In regard to longevity, solar watches emerge as triumphant as continuous exposure to light also creates a continuous cycle of recharging.
Our Top Solar Watch Pick
Take timekeeping to the next level by tapping into the renewable energy of our Expedition North Field Solar, which harnesses the power of any light source to keep you going. With a smaller 36mm case size, this watch is a nod to vintage military-issue timepieces, making it the perfect choice for those who appreciate classic design.
But don't let its retro profile fool you - this watch also features many contemporary design elements. Its reliable solar movement provides up to a 4-month power reserve, while its anti-reflective sapphire crystal, 100 meters of water resistance, screw-down case back and crown, luminescent hands and dial markings, and comfortable brown Ecco™ DriTan™ leather strap made with eco-friendly methods ensure that it's as functional as it is stylish.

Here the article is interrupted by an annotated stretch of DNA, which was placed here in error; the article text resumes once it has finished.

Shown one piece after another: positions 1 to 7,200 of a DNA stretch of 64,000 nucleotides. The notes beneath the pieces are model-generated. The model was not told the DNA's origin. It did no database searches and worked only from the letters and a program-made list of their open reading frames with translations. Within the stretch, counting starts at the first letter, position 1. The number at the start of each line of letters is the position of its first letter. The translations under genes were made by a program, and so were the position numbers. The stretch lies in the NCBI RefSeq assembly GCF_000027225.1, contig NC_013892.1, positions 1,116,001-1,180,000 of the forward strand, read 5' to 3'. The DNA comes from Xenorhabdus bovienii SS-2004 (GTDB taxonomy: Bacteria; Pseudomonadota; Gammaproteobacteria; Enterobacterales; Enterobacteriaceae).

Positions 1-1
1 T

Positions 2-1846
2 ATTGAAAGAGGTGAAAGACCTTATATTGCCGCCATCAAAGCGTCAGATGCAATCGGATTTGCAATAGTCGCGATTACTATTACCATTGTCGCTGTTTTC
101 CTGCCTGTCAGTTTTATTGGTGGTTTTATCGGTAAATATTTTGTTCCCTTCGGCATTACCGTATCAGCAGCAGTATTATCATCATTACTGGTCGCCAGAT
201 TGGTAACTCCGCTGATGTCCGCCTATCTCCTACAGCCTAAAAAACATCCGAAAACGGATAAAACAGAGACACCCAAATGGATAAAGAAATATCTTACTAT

The world of watches harmoniously blends precision engineering, elegance, and innovativeness. If you’re still wondering “how do watches work?”, the answer can be simplified: watches work by harnessing different powering mechanisms, such as the oscillation of quartz crystals, stored solar energy, or hand-wind or automatic mechanical movements, to power their timekeeping.
If you’re interested in exploring more about high-quality watches, shop our diverse collection of men's automatic watches. You can also check out our selection of solar-powered watches–each one is a testament to responsible timekeeping.